Much of the $8.5 billion mortgage settlement announced this week is intended to compensate homeowners who either went through foreclosure, or were unable to qualify for a loan modification. My colleague, Jennifer Bjorhus, took a closer look at how to find out if you might be eligible. Here's what she found:
The settlement between banking regulators and 10 major mortgage servicers announced Monday came with scant instructions for the millions of homeowners who could be affected and eligible for compensation. A yet-to-be-appointed “payment agent” will be contacting some 3.8 million homeowners directly about the settlement by the end of March, regulators said. “Eligible borrowers will receive compensation whether or not they filed a request for review form, and borrowers do not need to take further action to be eligible for compensation,” federal bank regulators said in the joint release.
On Wednesday, a spokesman for the Office of the Comptroller of the Currency (OCC) said people can find out if they are in the pool of 3.8 million eligible borrowers by calling the independent foreclosure review number at 888-952-9105. Also, information about the settlement posted at www.independentforeclosurereview.com will be updated often to address frequently asked questions, said OCC spokesman Bryan Hubbard.
A Federal Reserve spokeswoman on Wednesday also suggested that homeowners can contact the company that serviced their mortgage to make certain the company has their full current contact information. The settlement covers more than 3.8 million borrowers who were in some stage of foreclosure in 2009 and 2010 with 10 mortgage servicing companies: Aurora, Bank of America, Citibank, JPMorgan Chase, MetLife Bank, PNC, Sovereign, SunTrust, U.S. Bank and Wells Fargo. Four banks who were originally part of the process did not sign on to the settlement: Ally Financial, HSBC, OneWest Bank and EverBank. Of the $8.5 billion, $3.3 billion is for direct payments to borrowers and $5.2 billion is for other help such as loan modifications.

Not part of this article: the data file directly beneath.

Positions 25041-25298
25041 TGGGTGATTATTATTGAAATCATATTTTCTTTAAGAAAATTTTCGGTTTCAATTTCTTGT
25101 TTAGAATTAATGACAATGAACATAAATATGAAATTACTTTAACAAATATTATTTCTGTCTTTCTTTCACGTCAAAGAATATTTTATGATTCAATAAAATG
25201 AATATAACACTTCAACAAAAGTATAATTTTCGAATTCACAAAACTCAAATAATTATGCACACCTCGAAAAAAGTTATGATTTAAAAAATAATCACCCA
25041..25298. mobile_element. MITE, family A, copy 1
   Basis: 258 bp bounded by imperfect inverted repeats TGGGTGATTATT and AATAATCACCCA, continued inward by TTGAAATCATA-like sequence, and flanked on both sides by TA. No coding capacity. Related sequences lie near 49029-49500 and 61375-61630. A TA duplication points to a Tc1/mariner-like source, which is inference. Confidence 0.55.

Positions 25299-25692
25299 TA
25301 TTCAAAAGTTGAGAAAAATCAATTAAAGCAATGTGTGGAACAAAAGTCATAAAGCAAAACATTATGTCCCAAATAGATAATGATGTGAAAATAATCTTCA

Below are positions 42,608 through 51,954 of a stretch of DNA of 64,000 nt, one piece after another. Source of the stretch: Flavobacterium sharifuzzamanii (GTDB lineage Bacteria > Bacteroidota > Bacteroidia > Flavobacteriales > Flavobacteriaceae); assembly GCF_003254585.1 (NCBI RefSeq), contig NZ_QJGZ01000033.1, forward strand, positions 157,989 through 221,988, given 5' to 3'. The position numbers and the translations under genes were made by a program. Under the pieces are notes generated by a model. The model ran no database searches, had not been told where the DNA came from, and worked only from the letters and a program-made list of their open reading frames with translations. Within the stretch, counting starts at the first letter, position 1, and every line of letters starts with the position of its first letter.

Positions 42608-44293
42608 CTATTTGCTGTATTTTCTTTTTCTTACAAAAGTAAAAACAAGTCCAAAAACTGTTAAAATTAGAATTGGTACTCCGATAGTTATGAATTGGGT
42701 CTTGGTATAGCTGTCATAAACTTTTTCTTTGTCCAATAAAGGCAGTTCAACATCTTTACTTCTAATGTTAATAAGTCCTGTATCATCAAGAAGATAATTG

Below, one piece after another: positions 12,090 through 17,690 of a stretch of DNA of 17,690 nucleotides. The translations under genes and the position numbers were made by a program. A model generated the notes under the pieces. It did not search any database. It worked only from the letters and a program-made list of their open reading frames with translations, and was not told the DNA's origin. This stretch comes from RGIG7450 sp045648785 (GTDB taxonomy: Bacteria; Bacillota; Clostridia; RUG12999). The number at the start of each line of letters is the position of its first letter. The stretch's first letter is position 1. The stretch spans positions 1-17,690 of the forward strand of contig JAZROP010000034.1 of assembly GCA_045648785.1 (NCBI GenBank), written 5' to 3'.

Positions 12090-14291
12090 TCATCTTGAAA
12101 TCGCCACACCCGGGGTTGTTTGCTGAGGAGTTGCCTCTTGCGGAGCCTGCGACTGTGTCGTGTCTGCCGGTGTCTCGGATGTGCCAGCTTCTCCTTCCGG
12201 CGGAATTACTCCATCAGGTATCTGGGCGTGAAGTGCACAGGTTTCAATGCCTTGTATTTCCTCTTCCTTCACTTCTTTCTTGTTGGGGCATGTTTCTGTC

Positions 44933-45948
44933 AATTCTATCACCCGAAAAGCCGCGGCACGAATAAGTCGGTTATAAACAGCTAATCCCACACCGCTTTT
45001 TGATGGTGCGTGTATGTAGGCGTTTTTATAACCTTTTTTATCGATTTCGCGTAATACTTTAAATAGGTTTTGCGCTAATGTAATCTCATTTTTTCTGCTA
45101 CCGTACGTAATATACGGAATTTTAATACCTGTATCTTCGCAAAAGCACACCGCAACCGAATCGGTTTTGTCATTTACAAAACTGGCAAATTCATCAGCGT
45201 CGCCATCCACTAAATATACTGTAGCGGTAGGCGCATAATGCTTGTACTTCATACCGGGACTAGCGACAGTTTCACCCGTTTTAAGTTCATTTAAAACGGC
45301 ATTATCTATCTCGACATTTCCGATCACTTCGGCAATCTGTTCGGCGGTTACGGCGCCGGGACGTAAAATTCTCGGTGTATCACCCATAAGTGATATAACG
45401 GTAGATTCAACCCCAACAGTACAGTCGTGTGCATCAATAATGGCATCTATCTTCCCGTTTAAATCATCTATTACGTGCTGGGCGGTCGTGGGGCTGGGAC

Eligible homeowners are expected to receive payments ranging from hundreds of dollars up to $125,000, depending on potential errors or abuse, although it’s not clear how that will be determined for many people since the settlements stops the independent foreclosure review process that had been underway. The settlement aims at resolving the problematic reviews and speed compensation to borrowers. Only a fraction of the 3.8 million people had submitted claims for a review.
Since the reviews have been stopped, the extent of the wrong-doing during the foreclosures will likely never be known. Critics have called the settlement a victory for banks. The settlement does not require borrowers to waive any legal claims they may have against their servicer.